Campbell, like Woods, would be among the four players who shot a Sunday-best 69 at Pinehurst No. 2, whose hump-backed greens became progressively firmer and faster. Goosen equated the 1-under score to “7 under on another course.”
The Kiwi’s par 71-69-71-69–280 was the highest winning total since Lee Janzen shot the same in coming from five behind Payne Stewart the final day in 1998 at The Olympic Club. Forty-two years after Bob Charles captured the British Open, Campbell would become only the second New Zealander to win a major.
He had gone to the 18th tee with a three-shot lead. Interestingly, he thought of the man who surrendered such a lead on the last hole of the 1999 British Open. “I said, ‘Just keep your focus,’ because look what happened to Jean Van de Velde,” Campbell said. “Sorry, Jean, I shouldn’t mention your name here. But I said, ‘Keep your focus’ probably 30 times before I got to the tee.”
Before and after making a closing bogey to beat Woods by two, Campbell looked to the sky and thought of his late grandmother, a woman who instilled confidence in him and once told him he would change people’s lives. “I just thought to myself that she’s there, smiling down on me.”
Right after tapping in he walked across the green by himself and covered his face with his hands, crying tears of joy. For several seconds he buried his sobbing head into the chest of his caddie. And as he walked off the green, Steve Williams was waiting for him with a hug.
“I told him that was the single greatest moment in New Zealand sport,” Williams said.
Campbell achieved it because of hot putting and a well-balanced game. On Sunday he one-putted 10 times and had 27 putts. For the week he ranked eighth in driving accuracy, fourth in total putts and first in birdies with 16. All that would add up to a golf highlight at the same hallowed venue where his idol, Ben Hogan, won his first Tour title – the 1940 North and South Open.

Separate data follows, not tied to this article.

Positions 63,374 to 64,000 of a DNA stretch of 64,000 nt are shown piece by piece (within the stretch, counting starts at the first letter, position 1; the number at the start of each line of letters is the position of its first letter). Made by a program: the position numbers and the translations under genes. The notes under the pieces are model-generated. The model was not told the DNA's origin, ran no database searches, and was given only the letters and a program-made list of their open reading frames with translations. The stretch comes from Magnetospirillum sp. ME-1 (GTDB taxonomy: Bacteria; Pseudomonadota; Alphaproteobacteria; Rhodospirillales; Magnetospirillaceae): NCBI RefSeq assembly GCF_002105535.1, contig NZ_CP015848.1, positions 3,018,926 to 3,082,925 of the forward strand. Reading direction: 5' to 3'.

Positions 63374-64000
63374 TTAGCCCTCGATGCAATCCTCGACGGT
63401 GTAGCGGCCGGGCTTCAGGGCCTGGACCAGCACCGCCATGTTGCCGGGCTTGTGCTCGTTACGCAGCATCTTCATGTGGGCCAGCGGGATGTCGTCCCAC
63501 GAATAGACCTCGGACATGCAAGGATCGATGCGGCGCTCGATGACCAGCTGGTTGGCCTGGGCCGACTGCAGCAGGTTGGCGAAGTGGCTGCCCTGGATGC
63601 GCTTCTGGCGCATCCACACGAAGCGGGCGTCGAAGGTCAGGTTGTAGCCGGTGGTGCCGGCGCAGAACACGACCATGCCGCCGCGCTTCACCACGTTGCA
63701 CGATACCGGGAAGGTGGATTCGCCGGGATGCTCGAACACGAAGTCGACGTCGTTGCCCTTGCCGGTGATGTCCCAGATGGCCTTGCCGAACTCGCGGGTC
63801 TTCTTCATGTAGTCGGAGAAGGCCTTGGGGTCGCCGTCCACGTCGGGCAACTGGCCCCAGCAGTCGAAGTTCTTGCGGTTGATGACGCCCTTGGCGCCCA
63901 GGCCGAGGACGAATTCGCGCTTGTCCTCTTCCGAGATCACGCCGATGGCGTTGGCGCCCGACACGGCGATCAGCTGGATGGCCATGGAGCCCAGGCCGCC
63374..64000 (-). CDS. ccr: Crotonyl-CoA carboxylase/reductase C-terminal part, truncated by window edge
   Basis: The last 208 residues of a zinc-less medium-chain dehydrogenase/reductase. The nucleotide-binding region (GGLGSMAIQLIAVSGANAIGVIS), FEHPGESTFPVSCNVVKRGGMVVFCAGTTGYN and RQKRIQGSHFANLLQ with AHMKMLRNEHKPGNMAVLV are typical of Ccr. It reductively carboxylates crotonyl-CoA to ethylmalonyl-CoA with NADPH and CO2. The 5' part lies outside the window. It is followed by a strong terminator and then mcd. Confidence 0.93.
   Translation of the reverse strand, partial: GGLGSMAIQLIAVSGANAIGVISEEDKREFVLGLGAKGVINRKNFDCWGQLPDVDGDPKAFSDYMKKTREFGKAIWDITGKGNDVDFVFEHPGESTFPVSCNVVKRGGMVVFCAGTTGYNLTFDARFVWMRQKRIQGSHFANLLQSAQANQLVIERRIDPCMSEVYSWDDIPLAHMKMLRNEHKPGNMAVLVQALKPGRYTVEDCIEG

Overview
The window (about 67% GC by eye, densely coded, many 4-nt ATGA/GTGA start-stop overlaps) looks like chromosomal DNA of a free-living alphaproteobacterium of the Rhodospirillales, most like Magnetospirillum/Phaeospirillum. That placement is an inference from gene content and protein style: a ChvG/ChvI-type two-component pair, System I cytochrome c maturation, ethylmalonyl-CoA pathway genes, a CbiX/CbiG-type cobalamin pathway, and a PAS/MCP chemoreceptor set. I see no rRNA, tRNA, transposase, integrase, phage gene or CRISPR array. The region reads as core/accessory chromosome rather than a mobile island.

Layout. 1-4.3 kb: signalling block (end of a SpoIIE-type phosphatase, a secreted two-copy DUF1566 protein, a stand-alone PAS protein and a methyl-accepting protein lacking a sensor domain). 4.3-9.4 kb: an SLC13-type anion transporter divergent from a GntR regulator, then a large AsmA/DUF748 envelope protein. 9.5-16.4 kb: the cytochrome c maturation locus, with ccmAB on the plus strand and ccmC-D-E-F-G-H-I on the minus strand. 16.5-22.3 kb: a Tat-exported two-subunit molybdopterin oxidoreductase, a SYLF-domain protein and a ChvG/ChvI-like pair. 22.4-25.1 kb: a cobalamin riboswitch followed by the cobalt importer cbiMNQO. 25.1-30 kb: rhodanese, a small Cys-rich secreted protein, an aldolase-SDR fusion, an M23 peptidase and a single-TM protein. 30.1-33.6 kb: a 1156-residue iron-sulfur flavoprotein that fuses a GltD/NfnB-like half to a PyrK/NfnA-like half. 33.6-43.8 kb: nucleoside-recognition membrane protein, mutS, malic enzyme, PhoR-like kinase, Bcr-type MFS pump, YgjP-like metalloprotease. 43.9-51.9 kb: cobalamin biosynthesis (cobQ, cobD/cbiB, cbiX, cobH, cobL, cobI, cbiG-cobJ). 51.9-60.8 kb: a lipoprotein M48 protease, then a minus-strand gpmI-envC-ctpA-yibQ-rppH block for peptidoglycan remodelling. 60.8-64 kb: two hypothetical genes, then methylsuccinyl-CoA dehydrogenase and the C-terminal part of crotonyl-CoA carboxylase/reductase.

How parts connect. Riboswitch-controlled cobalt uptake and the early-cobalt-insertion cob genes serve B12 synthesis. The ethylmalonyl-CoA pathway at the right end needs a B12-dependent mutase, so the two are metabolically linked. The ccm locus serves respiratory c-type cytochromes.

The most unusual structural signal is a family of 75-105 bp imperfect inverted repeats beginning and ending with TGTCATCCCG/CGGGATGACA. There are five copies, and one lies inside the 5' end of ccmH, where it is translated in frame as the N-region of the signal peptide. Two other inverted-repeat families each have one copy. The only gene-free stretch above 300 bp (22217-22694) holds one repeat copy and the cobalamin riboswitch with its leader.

The seven other players in the last four twosomes Sunday combined to go 13 over par on the first two holes Sunday, whereas Campbell went one under. He opened Sunday with a 15-footer for birdie, then made birdie putts of 25 and 30 feet on Nos. 10 and 12, respectively. He made a key 6-footer for a sand save at 15 to stay three up on Woods. And soon after Woods bogeyed Nos. 16 and 17 (the latter on three putts from 25 feet) and birdied 18, Campbell holed a 20-foot birdie putt at 17 for a three-shot cushion. Campbell would play the 190-yard penultimate hole in nine strokes over four days. That included a bunker holeout for a deuce on Saturday.
“All media hype was on Goosey,” Campbell said. “I snuck in there without anybody noticing, really, and I won.”
Perhaps his wife gets an assist. She called him Sunday morning from England and asked if he was ready. He said yes. But apparently she wanted more enthusiasm. “No, Michael,” she said, “are you really ready for this one?” He confirmed he was really ready.
About the only problem he had Sunday was an overactive bladder. He visited the toilet five times, including twice on the back nine. “I drank a lot of water out there,” he said, “but it was definitely nerves. . . . I was very nervous.”
Fittingly, the back of Campbell’s featured an insignia symbolizing the Maorian expression “Kia Kaha,” which means “inner strength, be strong.” Now he says his game is strong enough to play in the United States. He tried that in 2003 without much success. He missed nine cuts in 14 starts and felt displaced after “uprooting my family from our house in England. Over here we had no house and were on the road 12 straight weeks. It was just complete chaos. We were very unsettled.”